This claim, however, was different because the scientists exhaustively searched for any possible source of error they could think of and eliminated it, and the 60 nanosecond discrepancy persisted. Only when they did everything they could to disprove their results did they announce them to the world – still with the proper caution that was due. They essentially asked the rest of the scientific community to help them find the source of the error, while tentatively saying that if their results are true, wouldn’t that be interesting.

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22 responses so far

Feb 24 2012

Richard Dawkins – Agnostic

This is actually old news – Richard Dawkins, perhaps the world’s most famous atheist, discusses atheism vs agnosticism at length in his book, The God Delusion (you can listen to the relevant section here.) In a recent debate with the Archbishop of Canterbury, Dr Rowan Williams, Dawkins acknowledged that he is not 100% certain of God’s non-existence, and when asked if he is therefore an agnostic, he said that he was.

These statements have to be put into context, however – which Dawkins did in his book and elsewhere. In The God Delusion he outlines 7 stances toward the probability that God exists. He put himself into category 6, a strong atheist but less than 100% certain that God does not exist. He states he is less than 100% certain as a matter of principle – because a mere human cannot be 100% certain of anything. Only fanatical belief results in 100% metaphysical certitude. So he is as strong an atheist as a rational and intellectually honest person can be.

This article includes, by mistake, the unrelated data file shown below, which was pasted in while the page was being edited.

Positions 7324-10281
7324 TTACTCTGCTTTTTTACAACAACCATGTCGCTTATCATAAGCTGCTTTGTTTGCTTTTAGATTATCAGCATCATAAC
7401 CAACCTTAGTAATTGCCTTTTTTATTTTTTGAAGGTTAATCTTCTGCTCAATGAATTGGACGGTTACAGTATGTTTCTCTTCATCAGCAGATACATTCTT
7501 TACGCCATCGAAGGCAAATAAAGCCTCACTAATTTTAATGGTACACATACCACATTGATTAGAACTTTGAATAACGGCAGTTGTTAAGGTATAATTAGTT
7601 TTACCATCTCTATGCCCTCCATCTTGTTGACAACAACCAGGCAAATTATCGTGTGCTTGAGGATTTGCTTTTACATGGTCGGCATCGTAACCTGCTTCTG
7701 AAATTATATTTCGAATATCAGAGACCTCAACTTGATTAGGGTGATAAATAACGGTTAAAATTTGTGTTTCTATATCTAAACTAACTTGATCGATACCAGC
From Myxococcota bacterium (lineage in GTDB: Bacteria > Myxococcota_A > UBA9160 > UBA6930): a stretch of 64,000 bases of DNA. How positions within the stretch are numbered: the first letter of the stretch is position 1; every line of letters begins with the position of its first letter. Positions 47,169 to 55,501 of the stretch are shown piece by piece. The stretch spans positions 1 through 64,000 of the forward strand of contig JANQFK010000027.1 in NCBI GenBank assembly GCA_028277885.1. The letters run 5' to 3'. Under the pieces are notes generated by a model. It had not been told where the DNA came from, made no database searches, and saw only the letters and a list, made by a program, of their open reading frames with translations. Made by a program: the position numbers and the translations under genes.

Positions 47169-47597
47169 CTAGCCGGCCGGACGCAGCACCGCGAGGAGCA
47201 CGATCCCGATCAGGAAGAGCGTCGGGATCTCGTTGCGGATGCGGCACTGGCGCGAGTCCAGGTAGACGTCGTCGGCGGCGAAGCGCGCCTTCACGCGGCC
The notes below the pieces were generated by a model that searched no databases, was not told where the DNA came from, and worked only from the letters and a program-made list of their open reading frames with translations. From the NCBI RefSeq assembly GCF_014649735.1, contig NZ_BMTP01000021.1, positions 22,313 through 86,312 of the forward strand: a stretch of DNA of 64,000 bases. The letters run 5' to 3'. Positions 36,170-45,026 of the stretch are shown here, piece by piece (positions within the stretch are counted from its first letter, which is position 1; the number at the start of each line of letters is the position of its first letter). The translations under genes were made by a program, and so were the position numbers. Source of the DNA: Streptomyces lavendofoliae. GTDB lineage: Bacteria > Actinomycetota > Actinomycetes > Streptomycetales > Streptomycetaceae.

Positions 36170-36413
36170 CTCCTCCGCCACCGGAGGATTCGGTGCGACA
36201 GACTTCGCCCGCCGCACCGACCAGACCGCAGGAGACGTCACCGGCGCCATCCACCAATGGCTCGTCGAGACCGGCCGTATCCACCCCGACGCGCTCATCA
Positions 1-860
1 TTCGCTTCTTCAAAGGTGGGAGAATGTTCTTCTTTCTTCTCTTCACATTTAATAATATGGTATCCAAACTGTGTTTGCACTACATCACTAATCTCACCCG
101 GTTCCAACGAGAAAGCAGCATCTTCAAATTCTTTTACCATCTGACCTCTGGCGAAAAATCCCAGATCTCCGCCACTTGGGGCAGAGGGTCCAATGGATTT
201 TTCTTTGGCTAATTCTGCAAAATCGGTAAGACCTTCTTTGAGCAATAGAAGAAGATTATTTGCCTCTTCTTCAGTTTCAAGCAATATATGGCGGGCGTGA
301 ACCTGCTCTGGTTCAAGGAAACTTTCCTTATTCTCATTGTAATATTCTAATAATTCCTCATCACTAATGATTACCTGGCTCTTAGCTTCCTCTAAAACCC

How, then, can we make sense of Dawkins acknowledging that he is also an agnostic. A report of the debate states:

The philosopher Sir Anthony Kenny, who chaired the discussion, interjected: “Why don’t you call yourself an agnostic?” Prof Dawkins answered that he did.

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223 responses so far

Feb 23 2012

The British Chiropractic Association Reflects on the Simon Singh Affair

Richard Brown, president of the British Chiropractic Association (BCA), has a tough task before him.  He presided over the BCA’s libel suit against Simon Singh for an article he wrote in the Guardian in which he specifically criticized the BCA, writing that it, “happily promotes bogus treatments.” The libel suit resulted in a magnification of criticism against the BCA by orders of magnitude, and the questioning of onerous libel laws in Britain that stifle free speech. The BCA ultimately had to withdraw the suit and pay for Singh’s outrageous legal expenses.